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FedEx Establishes Direct Presence in Nigeria to Support Customers with International Trade

Customers in Nigeria now have greater access to a wider portfolio of FedEx Express shipping solutions

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FedEx Express (FedEx), a subsidiary of FedEx Corp. and the world’s largest express transportation company, has announced that it has established a direct commercial presence in Nigeria, to meet the country’s growing international shipping demands.

With a direct presence in the country, businesses and customers in Nigeria now have greater access to a wider portfolio of FedEx Express shipping solutions, while Red Star Express Plc, our service provider in Nigeria continues to provide the infrastructure for ground operations.

Customers will also have access to a range of FedEx digital tools that makes shipping easier and more efficient through www.FedEx.com.  These services include opening a new account, tracking shipment status, creating shipping air waybills, scheduling courier pickups, and managing billing. Additionally, FedEx will now have dedicated Sales and Customer Technology teams on ground to interact and provide enhanced logistics expertise to help local businesses grow internationally.

Nigeria is the largest and fastest growing economy in Africa, and the African Development Bank projects that the average growth rate for the country’s economy will increase by 3.2% between 2022 through to 2022.

Taarek Hinedi, vice president for FedEx Middle East and Africa operations, said, “Today we are closer to our customers than ever before. This strategic step makes it easier for local businesses to ship with us as they look to tap more import and export opportunities and grow their customers around the world.”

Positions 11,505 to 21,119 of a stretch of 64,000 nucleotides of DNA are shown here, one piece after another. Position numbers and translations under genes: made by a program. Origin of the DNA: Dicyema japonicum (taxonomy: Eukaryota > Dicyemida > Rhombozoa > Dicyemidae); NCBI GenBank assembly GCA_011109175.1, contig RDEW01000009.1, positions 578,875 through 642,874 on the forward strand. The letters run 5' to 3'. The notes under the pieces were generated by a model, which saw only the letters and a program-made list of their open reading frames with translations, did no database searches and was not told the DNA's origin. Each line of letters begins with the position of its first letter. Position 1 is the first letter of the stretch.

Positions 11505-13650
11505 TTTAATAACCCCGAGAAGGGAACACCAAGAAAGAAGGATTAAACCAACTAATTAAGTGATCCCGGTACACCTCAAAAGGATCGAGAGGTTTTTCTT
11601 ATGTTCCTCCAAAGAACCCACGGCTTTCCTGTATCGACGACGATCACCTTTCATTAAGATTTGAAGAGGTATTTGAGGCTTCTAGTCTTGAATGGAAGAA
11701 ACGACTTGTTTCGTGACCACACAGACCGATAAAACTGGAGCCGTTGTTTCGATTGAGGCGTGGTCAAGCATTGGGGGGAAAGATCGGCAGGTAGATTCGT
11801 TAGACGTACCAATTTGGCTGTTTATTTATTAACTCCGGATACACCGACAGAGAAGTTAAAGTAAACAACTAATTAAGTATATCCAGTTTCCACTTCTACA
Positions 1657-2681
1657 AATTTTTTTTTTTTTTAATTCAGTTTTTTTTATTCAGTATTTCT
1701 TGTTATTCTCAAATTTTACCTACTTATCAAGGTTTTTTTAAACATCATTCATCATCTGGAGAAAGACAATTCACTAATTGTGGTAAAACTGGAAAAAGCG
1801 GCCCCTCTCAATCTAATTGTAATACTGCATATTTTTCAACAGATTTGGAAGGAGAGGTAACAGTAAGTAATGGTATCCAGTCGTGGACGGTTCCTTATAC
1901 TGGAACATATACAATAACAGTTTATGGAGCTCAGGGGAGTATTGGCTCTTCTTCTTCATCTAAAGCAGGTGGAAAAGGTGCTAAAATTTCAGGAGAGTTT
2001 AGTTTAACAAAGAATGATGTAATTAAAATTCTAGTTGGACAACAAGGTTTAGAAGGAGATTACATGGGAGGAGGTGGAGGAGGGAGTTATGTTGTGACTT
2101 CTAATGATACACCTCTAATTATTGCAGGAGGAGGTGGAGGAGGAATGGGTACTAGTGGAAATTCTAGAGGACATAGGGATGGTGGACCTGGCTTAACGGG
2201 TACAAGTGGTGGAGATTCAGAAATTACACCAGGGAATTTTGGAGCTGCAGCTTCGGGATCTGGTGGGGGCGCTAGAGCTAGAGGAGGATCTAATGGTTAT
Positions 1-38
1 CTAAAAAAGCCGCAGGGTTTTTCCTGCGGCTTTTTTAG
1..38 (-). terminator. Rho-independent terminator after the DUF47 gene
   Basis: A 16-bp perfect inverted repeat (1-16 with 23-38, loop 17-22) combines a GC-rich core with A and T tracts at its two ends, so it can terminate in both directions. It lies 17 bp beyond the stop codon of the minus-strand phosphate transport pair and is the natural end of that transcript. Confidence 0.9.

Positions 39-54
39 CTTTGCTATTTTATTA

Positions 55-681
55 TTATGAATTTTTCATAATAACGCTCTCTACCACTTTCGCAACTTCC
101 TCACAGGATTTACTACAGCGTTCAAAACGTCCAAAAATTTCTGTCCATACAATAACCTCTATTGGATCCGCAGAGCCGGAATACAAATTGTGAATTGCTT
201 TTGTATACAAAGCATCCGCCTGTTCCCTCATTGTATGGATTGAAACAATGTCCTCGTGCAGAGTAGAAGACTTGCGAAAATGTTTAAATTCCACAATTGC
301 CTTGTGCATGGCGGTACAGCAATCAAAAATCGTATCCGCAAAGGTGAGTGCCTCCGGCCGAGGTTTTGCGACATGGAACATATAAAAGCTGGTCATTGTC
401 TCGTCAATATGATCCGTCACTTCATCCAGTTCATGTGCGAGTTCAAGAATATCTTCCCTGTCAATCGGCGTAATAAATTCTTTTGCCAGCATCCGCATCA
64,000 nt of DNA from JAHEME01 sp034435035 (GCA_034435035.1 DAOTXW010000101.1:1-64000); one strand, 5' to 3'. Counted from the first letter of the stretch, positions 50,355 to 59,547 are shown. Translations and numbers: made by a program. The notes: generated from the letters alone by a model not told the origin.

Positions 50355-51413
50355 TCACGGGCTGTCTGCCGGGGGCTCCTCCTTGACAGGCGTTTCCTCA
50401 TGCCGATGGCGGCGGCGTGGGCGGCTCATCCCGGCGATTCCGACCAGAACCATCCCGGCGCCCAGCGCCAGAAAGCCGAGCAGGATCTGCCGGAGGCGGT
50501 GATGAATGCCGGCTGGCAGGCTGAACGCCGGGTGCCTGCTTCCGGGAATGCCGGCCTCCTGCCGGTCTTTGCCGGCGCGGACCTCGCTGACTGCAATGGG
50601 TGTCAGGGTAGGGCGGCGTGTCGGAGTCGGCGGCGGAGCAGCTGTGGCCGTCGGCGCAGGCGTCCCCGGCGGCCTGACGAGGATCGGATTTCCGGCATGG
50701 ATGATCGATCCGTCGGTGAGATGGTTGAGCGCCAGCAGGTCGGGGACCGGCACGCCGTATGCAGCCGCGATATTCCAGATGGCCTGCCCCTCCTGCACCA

“Nigeria is on the right path for further growth and FedEx is committed to supporting this growth and connecting Nigeria to some of the biggest trading partners located in Asia and Europe. The FedEx network is crucial to provide businesses with greater connectivity between Africa and Europe as well as within the Asia Pacific, Middle East and Africa (AMEA) region,” said Hinedi.

“As Nigeria continues with its 2021 to 2025 National Development Plan to increase the share of its exports to Africa up to 35% from a base figure of 20%, businesses will require a range of international services and solutions to help boost the economy.”

FedEx has been facilitating trade in Nigeria since 1994, offering its international solutions through Red Star Express Plc. With this latest initiative, FedEx will continue to leverage the capabilities and infrastructure of the service provider, Red Star Express Plc, that will continue to provide pick-ups, deliveries, customs clearance services, and retail locations across the country.